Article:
REALITY VS THE LAW: With many investors we talk about the fact that there are two types of countries: countries that have the law of the jungle, which affects conditions in the field, and countries that have laws on paper, in which conditions are expected to be a certain way. Colombia expects companies to operate according to the laws on paper until they are in the field, when it expects them to operate according to the law of the jungle. There is, therefore, always a certain duality reflected in the country’s problems.
Longer-term challenges involve closing the urban-rural breach and reducing inequalities, which are some of the worst in the world. If we cannot achieve this, we must realise that other countries in Latin America have made progress in areas in which Colombia seems to be going in the opposite direction. In addition, there is the problem of infrastructure, which has always been the biggest hurdle for Colombia. For example, it sometimes costs more to transport tilapia from Cauca to Bogotá than from Vietnam to Buenaventura.
TOWARD LONG-TERM PEACE: We could take these challenges as an opportunity to make the [2018 presidential] election the first in Colombia’s modern history which would not be focused on security issues, but on these pressing, long-term concerns.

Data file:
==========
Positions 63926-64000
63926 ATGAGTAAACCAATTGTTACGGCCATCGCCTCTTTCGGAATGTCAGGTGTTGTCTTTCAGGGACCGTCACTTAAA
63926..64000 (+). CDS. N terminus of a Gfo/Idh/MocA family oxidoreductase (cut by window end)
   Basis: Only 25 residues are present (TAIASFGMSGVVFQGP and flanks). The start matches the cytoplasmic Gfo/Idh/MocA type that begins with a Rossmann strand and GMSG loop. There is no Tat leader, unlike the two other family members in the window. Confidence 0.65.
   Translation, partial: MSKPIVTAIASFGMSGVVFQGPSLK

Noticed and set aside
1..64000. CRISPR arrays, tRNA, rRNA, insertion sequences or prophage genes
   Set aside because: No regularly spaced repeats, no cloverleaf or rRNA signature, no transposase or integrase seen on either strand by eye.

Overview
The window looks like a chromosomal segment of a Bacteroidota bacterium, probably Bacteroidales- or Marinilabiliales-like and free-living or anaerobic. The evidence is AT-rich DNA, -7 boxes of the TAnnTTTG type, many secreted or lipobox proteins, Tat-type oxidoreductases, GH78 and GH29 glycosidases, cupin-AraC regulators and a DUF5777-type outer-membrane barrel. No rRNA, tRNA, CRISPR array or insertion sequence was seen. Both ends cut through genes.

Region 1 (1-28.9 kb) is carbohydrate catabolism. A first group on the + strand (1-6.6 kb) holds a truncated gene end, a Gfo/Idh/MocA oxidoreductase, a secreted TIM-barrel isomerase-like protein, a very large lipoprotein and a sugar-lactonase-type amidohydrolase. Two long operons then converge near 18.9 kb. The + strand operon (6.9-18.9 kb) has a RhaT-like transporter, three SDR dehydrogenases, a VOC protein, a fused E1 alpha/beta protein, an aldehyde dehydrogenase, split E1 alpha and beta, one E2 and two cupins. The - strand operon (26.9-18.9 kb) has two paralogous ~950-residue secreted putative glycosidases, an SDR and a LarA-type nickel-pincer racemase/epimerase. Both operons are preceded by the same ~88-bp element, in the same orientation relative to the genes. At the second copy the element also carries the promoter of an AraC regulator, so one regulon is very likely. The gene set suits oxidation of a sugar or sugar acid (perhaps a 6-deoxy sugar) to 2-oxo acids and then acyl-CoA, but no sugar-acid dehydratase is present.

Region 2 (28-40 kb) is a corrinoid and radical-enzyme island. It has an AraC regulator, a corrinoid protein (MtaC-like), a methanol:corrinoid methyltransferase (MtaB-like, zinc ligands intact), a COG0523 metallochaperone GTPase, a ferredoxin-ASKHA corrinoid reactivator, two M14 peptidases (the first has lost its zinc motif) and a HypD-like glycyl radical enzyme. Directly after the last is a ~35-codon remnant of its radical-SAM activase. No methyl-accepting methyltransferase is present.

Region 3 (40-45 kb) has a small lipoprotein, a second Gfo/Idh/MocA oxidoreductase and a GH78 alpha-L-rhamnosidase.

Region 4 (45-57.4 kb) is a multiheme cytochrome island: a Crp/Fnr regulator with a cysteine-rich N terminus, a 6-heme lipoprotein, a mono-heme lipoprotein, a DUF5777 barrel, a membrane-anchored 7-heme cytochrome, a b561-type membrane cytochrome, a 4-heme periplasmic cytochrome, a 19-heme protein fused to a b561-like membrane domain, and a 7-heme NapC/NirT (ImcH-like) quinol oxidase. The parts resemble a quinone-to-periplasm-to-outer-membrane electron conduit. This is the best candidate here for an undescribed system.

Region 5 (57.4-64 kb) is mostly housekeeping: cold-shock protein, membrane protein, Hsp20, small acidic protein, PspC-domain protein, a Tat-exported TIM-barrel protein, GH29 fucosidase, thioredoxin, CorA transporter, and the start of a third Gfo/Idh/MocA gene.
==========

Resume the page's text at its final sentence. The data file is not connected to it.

Unfortunately, this will not be the case. As the candidates again draw our attention to short-term issues, they lead us away from understanding the potential that many see in the signature of the peace treaty. As Humberto de la Calle has noted, “The signature of the peace treaty should be huge news, but it barely makes the headlines.”
Abroad, the peace treaty is seen as a giant step for Colombia, but here we are concentrating on how many years of incarceration should be served by young men who have been members of FARC [Revolutionary Armed Forces of Colombia].
Meanwhile, more important issues are ignored. These include how power in rural areas that have known fighting for years should be organised after FARC is demobilised, and how the state should meet the basic needs of citizens in those areas, thus avoiding the generation of a major social problem and a vicious cycle.
POWER VACUUM: There are two scenarios, one of which is more likely, and I don’t mean to suggest that either are preferable. In the more likely scenario, the government will pass the 50 laws and amendments needed to implement the peace agreement, but most likely fail to implement or comply with them. As we saw in the concentration zones, the government’s preparation and ability to implement the laws on paper is very precarious.